The second major legal and political consequence of stereotyping is its effect on the stigmatized or stereotyped. This is what I describe as the internal effect. Here, stereotyping serves the hegemonic function of having the stigmatized accept the stigma. In his book on stigma, Erving Goffman observes that while the stigmatized individual tends to hold the same beliefs about identity that we do, Ahe may perceive, usually quite correctly, that whatever others profess, they do not really 'accept' him and are not ready to make contact with him on 'equal grounds." [223] More importantly, Goffman notes that the stigmatized may even begin to accept the discrediting quality of the stigma. [224] The stigmatized:

has incorporated from the wider society [the standards that] equip him to be intimately [aware] of what others see as his failing, inevitably causing him, if only for moments, to agree that he does indeed fall short of what he really ought to be. Shame becomes a central possibility, arising from the individual's perception of one of his own attributes as being a defiling thing to possess, and one he can readily see himself as not possessing. [225] The role that stereotyping has on minorities' self-image is well documented. [226] In 1967, President Lyndon B. Johnson appointed Illinois Governor Otto Kerner to head a Commission to investigate, among other things, the way in which the white media depicted minorities in its coverage of the civil disturbances during the 1960s. [227] The Kerner Commission concluded that the media failed to depict the frustrations of minorities that engaged in the disturbances. [228] In 1970, the United States Commission on Civil Rights concluded that racism resulted in the pervasive "perception of Whites as the only normal Americans." [229] In 1977, the United States Civil Rights Commission recognized the role television played in forming such perceptions, and conducted a study of the portrayal of minorities on network television. [230] The study concluded that when minorities were depicted on television they were usually shown in "token or stereotyped roles." [231] Two years later, the Commission concluded in another study that racial stereotyping had in some instances "actually intensified." [232] A 1993 study by an Advisory Committee to the U.S. Civil Rights Commission concluded that the unfair portrayal of minorities in electronic and print media has produced negative self-images for people of color. [233] Recent critical legal articles have argued that stereotypical portrayals of minorities in the media serve to reinforce negative beliefs minorities hold about themselves. [234] "The overwhelming research literature suggests that media distortions that negatively impact the self-esteem of African- American children may preclude them from achieving self-actualization or 'impede their ability to realize their personal and academic potential in American society." [235]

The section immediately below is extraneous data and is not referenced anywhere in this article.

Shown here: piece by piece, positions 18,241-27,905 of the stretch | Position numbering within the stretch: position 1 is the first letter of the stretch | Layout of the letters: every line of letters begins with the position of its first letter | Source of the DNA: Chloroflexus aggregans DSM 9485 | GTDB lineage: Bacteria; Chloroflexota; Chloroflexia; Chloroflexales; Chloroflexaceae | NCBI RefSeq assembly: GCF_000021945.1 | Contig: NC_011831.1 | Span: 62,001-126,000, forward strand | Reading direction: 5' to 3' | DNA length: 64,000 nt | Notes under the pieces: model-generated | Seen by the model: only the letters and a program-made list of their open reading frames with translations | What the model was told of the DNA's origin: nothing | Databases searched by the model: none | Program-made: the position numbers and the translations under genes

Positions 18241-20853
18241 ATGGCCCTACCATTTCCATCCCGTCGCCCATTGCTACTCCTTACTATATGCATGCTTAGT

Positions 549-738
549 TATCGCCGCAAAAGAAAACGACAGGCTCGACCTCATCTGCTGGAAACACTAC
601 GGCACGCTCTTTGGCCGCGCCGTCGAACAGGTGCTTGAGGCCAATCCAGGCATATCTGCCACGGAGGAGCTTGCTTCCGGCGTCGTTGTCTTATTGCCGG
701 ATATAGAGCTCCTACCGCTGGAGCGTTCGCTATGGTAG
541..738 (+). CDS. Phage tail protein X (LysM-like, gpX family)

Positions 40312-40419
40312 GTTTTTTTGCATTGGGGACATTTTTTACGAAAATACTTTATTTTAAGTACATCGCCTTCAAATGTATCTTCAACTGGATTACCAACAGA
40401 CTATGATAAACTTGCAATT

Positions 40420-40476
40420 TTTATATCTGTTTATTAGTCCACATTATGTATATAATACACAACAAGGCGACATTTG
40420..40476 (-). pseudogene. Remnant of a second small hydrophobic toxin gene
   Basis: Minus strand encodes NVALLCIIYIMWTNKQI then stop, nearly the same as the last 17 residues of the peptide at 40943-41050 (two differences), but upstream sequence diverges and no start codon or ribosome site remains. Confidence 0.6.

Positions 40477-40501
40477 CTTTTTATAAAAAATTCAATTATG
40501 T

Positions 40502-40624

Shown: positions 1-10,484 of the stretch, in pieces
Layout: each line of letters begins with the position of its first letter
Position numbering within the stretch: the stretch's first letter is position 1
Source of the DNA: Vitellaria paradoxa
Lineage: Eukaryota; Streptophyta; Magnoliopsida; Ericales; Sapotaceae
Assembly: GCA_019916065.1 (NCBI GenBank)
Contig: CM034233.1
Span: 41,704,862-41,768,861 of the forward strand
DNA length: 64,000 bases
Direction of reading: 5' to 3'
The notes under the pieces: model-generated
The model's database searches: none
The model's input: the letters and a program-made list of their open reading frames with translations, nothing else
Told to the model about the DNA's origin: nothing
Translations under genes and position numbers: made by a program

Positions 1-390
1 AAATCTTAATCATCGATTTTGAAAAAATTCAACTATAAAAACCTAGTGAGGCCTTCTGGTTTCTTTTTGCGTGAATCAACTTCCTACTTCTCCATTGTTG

The effect of stereotyping on the stigmatized can be aptly characterized as the success of white hegemony. [236] Nineteenth century social and political theorist Antonio Gramsci defined hegemony as "the 'spontaneous' consent given by the great masses of the population to the general direction imposed on social life by the dominant fundamental group." [237] "A dominant culture enjoys [the fruits of] hegemony when the dominant culture's point of view becomes 'common sense' to both the dominant and subordinated groups." [238] "Under hegemonic conditions, the subordinate groups 'wear their chains willingly.' Condemned to perceive reality through the conceptual spectacle of the ruling class, they are unable to recognize the nature and extent of their own servitude." [239] Hegemony creates scenarios where "opposition and difference are co-opted rather than silenced, and often modified and stripped of their critical content," [240] thereby leaving the subordinate group in the same, if not worse, situation and continues the cycle of stigmatization.

In many ways, stigma and stereotyping are more insidious and dangerous than classic overt discriminatory practices. Instead of inciting or provoking opposition it causes both the dominant and the dominated to become convinced "that the existing order . . . is satisfactory." [241] In light of the fact that Latinas and Latinos are inundated with negative reinforcement from film, television and print media, there is good reason to believe that this group will become complicit in embodying the characterizations the dominant culture has assigned. In effect Latinas and Latinos will become experts in their discrediting attributions, believing that the dominant gaze accurately depicts them. [242]

VI. Solutions? Tearing Down the Veil of Ignorance by Telling Our Own Stories


Scholars have made many proposals to address racism and stereotyping. These proposals have ranged from regulating derogatory speech [244] to assimilating into White America. [245] Solutions, such as assimilation or regulating speech, prove to be unrealistic and legally burdensome; [246] however, I look to embrace our stories and begin to tell them the way they should be told-in our own voice. As a first major step in confronting stereotypes, our stories should be told by those who have personally lived the Latino-Latina experience. [247] We should support those who show balanced and accurate depictions of Latinas and Latinos in the United States. [248]